Since Mickie Rosen left as head of Yahoo media in July, the job has not been filled, although there have been efforts to search for someone to take over the Internet’s most high-profile content job.
But why even bother? It’s clear from today’s announcement – in which New York Times tech reviewer David Pogue will be working for the Silicon Valley Internet giant – that there is only one media mogul in charge there.
And that’s CEO Marissa Mayer.
According to sources close to the situation, it was Mayer herself who took aim at Pogue, initiating her hands-on campaign to land him in July. She apparently impressed him with a larger effort she has been working on to strike a series of showy media deals with a list of well-known names she aims to nab.
On that list, as I have previously reported in August, is telegenic television news star Katie Couric. Sources said that Couric is now close to completing a deal to put a Web interview show right on Yahoo’s home page.
Couric has done previous appearances for Yahoo and there is already an offering called “Katie’s Take” on Yahoo News, launched about a year ago. But it is basically repurposed content from her ABC daytime talk show, “Katie,” and written by others.
As I reported, the Couric deal would be much more substantive, centering on exclusive interviews with a range of high-profile celebrities, business execs and more, done by her specifically for the Web and prominently featured on the Yahoo homepage.
Couric has been mulling the deal, which would move her from the small screen – she has appeared on all three major television networks – to an even smaller one. That said, sources said it is likely she will move forward with it.
Pogue, too, has an unusual affinity for making elaborate and sometimes awkward videos to accompany his consumer reviews, including one of him dancing and singing through the streets of New York when he got an Apple iPhone (in fact, his refrain was: ‘I got an iPhone!!’).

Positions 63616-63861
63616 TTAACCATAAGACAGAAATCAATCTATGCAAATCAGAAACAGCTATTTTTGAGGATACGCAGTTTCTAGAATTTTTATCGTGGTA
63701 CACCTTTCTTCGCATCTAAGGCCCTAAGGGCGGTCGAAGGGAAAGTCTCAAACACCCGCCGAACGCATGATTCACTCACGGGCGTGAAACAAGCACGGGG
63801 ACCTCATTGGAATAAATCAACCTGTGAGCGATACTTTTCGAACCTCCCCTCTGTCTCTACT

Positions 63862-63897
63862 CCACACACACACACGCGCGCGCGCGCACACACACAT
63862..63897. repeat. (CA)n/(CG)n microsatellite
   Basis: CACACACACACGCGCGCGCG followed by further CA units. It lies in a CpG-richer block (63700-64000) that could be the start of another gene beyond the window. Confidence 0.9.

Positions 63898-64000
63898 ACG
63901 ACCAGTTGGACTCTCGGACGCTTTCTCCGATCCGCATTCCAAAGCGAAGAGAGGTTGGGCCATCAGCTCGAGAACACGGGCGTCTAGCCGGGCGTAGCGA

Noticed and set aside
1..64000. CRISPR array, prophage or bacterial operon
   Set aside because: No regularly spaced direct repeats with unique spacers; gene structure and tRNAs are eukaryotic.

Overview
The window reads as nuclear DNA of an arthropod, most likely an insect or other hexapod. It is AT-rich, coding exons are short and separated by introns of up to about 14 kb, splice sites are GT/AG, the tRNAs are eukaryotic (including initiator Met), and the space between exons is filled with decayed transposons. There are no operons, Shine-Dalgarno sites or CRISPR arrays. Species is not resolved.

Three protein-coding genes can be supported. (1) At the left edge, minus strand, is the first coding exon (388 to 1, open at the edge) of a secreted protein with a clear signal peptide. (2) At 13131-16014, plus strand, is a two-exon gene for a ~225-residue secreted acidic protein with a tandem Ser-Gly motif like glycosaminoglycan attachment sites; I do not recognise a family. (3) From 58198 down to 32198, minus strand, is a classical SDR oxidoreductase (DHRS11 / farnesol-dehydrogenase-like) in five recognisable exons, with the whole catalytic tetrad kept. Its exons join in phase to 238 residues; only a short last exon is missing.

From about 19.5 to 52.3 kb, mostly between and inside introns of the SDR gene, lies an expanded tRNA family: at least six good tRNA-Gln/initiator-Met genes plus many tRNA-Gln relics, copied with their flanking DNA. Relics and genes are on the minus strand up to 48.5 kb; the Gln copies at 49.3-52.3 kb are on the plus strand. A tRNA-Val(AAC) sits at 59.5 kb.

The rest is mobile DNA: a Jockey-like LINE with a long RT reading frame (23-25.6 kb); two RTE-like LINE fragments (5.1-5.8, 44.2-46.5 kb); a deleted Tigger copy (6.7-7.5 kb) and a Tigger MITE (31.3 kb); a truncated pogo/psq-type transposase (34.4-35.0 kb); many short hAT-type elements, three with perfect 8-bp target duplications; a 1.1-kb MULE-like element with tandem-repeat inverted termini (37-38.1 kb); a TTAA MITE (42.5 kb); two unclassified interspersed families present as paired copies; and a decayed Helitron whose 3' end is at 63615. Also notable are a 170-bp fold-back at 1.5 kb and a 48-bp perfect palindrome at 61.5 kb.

Nabbing big names seems to be a key priority for Mayer and strengthening its online video efforts has been a recent key focus for Mayer in reviving Yahoo’s fortunes, along with mobile, and sources said that she has talked a lot internally about creating some kind of competitor to Google’s YouTube. Yahoo already tried unsuccessfully to buy France’s Dailymotion, and has since been mulling other major acquisitions in the space.
Mayer has waded into the arena herself in her two video presentations of Yahoo’s earnings that have been formulated in a news-broadcast style. Perhaps most amusingly, sources said she is considering a studio audience for her next such outing (but will they cheer for declining revenue and profits?).
Mayer has also stressed the intent to make video a “primary area of investment over the next year.” It’s not just for jazz-hands purposes; video ads are a big area of revenue growth online as traditional graphical ads fade.
“We think there’s room for lots of players and video really comes down to the question of the content,” Mayer has said, though she has noted video deals would be via partnerships, rather than via Yahoo’s own original programming.
But, among many execs in the Web space, she has been more attracted to the flashier media scene. She had struck deals for Google to buy content properties like Zagat while there, none of which were particularly explosive.
Additional efforts to up Yahoo’s video business will require the hiring of a top media exec to replace recently departed media chief Mickie Rosen. Internal sources said Mayer has said she is aiming to hire a top television exec for the job, to underscore the company’s commitment to video.